Study suggests large waves may have bigger role in breaking up polar sea ice than thought

May 29, 2014 by Bob Yirka report
Wave sensor on an ice floe shortly after deployment. Credit: Wendy Pyper

( —A small team of researchers from Australia and New Zealand has found that large waves caused by ocean storms appears to be playing a bigger role in breaking up polar sea ice than has been thought. In their paper published in the journal Nature, the team describes how they set up sensors to measure the impact of waves on sea ice and how their findings might help explain why sea ice is increasing in some parts of the world and decreasing in others.

Polar sea ice, the researchers note, is quite different from —sea ice is ice that floats on the surface of the sea—ice shelves reside on land and sometimes slide slowly into the sea. Melting ice shelves, due to global warming are predicted to cause sea levels around the world to rise. Melting sea ice, on the other hand, doesn't cause a rise in sea levels, it's already in the water.

The amount of sea ice that exists and why it's located where it is has become a mystery to scientists as has been having an impact on the planet. Instead of slowly melting away, sea ice has simply changed—in some places levels have fallen, while in many others, it's increased—a lot. To try to find out why this is, the researchers with this latest effort set up sensors to monitor what happens when waves strike the ice. The assumption has generally been that waves tend to work against the edges of sea ice. The sensor readings suggested otherwise, indicating that large wave strikes can cause ice to break a large distance from the edge. More specifically, they found that waves larger than 3 meters high caused breaks in the sea ice at variable distances from the edge, in some instances, causing chunks of ice to break away.

The sun setting over a field of broken sea ice. Credit: Rob Johnson

Expanding on their findings, the researchers set up computer models to describe what they'd found and discovered that large waves can actually cause large floes to fracture into many smaller ones. Smaller floes that travel into warmer water can obviously melt, causing a decrease in sea ice. Thus, the researchers note, an increase in the number and intensity of storms in the ocean, which can cause bigger waves, could be the driving force behind the difficult to predict changes in polar levels.

The Aurora Australis sailing through the marginal ice zone. Credit: Alison Kohout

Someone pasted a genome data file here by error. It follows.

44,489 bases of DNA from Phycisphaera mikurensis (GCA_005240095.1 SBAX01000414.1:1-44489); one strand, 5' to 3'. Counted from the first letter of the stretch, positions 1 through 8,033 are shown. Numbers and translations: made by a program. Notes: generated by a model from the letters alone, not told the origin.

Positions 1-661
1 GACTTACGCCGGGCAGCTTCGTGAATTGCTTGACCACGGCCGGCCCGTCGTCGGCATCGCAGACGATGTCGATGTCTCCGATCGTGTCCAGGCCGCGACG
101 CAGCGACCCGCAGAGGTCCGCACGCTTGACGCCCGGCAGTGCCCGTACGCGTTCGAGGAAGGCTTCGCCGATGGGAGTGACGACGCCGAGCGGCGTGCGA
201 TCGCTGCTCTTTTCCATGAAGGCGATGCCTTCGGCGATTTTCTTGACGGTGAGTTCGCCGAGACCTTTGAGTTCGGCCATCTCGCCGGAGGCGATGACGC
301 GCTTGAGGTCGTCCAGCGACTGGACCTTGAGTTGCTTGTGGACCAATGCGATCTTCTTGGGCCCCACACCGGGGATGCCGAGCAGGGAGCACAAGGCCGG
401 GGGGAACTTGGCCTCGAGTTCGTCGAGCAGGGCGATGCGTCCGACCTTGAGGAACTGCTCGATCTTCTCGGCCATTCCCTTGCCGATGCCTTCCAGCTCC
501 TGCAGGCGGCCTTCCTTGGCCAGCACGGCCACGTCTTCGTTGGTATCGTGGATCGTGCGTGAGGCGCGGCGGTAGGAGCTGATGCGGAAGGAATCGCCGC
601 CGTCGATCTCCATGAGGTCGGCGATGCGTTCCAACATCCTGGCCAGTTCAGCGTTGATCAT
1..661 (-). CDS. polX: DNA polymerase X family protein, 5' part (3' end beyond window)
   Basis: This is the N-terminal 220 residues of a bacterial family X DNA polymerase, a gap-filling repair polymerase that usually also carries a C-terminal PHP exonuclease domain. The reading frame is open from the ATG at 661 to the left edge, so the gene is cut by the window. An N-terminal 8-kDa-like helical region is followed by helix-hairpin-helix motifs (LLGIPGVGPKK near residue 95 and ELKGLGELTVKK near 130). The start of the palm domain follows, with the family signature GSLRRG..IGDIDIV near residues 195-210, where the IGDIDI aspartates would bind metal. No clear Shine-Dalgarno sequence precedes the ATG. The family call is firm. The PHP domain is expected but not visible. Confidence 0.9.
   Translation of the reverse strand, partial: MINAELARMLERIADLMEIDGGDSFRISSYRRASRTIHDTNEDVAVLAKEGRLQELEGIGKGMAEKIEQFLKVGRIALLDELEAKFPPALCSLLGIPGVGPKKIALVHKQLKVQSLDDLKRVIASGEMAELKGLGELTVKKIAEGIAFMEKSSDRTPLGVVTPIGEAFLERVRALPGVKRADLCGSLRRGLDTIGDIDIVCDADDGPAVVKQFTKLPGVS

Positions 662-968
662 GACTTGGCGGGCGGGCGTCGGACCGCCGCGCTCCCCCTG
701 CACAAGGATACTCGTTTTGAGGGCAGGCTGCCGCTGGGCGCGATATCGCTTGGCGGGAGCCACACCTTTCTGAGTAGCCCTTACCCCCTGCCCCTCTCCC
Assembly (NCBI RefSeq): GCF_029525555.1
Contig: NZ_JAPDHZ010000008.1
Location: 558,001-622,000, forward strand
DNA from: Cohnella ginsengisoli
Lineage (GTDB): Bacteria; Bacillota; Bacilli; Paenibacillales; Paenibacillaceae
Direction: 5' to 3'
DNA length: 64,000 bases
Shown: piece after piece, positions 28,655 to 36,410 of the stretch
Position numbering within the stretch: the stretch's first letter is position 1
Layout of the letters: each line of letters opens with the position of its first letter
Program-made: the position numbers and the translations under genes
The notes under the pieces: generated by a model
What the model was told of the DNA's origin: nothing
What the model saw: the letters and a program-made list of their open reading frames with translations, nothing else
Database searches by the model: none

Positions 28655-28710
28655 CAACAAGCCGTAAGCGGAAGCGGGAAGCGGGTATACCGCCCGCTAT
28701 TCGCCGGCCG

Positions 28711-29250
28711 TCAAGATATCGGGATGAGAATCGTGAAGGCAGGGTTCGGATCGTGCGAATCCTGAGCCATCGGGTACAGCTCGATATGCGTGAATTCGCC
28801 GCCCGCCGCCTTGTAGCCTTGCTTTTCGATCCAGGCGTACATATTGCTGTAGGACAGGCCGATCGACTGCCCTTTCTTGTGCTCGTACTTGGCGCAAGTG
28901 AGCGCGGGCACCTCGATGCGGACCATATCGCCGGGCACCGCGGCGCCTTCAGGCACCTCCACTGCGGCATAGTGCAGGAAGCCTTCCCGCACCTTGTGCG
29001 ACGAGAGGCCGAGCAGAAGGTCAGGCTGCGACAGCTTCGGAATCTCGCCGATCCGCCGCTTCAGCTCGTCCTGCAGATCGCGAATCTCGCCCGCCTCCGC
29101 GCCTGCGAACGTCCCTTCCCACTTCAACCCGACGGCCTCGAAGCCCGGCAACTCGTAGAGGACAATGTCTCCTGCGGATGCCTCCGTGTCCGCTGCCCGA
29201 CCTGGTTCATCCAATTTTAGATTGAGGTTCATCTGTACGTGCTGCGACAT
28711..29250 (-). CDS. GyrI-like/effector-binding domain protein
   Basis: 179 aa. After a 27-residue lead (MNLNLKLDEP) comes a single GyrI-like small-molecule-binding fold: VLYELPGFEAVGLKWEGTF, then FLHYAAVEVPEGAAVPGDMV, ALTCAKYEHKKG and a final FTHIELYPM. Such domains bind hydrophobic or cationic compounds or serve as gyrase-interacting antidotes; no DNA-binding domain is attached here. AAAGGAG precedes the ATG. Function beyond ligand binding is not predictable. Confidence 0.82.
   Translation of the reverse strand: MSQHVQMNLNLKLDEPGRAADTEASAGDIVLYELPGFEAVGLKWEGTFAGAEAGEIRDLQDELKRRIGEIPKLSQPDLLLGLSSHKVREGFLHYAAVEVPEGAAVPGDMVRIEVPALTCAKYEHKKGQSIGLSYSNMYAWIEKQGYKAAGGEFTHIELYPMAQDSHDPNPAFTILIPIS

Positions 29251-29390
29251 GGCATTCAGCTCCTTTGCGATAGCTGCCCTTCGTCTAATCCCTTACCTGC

Explore further: Declining sea ice to lead to cloudier Arctic: study

More information: Storm-induced sea-ice breakup and the implications for ice extent, Nature 509, 604–607 (29 May 2014) DOI: 10.1038/nature13262

The propagation of large, storm-generated waves through sea ice has so far not been measured, limiting our understanding of how ocean waves break sea ice. Without improved knowledge of ice breakup, we are unable to understand recent changes, or predict future changes, in Arctic and Antarctic sea ice. Here we show that storm-generated ocean waves propagating through Antarctic sea ice are able to transport enough energy to break sea ice hundreds of kilometres from the ice edge. Our results, which are based on concurrent observations at multiple locations, establish that large waves break sea ice much farther from the ice edge than would be predicted by the commonly assumed exponential decay. We observed the wave height decay to be almost linear for large waves—those with a significant wave height greater than three metres—and to be exponential only for small waves. This implies a more prominent role for large ocean waves in sea-ice breakup and retreat than previously thought. We examine the wider relevance of this by comparing observed Antarctic sea-ice edge positions with changes in modelled significant wave heights for the Southern Ocean between 1997 and 2009, and find that the retreat and expansion of the sea-ice edge correlate with mean significant wave height increases and decreases, respectively. This includes capturing the spatial variability in sea-ice trends found in the Ross and Amundsen–Bellingshausen seas. Climate models fail to capture recent changes in sea ice in both polar region. Our results suggest that the incorporation of explicit or parameterized interactions between ocean waves and sea ice may resolve this problem.

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